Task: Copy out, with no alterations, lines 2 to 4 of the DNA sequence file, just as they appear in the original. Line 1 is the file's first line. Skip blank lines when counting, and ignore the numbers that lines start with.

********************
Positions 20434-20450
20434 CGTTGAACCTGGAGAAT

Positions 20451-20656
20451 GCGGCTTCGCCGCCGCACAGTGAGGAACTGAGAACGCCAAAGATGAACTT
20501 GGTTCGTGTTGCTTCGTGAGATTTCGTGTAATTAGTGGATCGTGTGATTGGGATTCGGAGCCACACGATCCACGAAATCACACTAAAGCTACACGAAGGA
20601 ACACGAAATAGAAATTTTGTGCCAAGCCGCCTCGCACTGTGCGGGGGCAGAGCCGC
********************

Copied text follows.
20434 CGTTGAACCTGGAGAAT

Positions 20451-20656
20451 GCGGCTTCGCCGCCGCACAGTGAGGAACTGAGAACGCCAAAGATGAACTT